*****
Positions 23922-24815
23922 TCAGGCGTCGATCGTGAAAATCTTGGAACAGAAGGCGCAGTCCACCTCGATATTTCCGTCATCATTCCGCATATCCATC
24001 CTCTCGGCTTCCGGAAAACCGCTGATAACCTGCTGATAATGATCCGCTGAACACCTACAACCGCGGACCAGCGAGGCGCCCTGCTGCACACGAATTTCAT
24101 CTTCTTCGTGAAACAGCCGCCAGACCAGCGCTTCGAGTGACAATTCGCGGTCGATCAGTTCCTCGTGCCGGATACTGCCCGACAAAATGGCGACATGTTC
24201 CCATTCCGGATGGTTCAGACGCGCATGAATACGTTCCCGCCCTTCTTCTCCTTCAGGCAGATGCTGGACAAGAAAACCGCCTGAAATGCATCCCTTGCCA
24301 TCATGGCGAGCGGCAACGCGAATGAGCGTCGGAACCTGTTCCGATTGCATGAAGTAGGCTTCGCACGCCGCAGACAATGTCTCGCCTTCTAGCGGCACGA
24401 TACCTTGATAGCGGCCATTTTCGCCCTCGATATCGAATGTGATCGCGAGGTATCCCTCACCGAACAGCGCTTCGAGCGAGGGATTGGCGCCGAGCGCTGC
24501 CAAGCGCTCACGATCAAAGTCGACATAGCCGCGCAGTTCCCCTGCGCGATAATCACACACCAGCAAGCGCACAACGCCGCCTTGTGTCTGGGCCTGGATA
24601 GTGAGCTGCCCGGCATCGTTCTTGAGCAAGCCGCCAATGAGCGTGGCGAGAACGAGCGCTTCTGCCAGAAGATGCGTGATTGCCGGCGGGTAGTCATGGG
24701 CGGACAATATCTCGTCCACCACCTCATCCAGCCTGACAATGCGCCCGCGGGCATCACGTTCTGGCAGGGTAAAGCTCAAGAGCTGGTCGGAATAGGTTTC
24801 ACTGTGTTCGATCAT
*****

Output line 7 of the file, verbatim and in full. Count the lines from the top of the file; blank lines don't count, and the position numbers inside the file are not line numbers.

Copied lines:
24401 TACCTTGATAGCGGCCATTTTCGCCCTCGATATCGAATGTGATCGCGAGGTATCCCTCACCGAACAGCGCTTCGAGCGAGGGATTGGCGCCGAGCGCTGC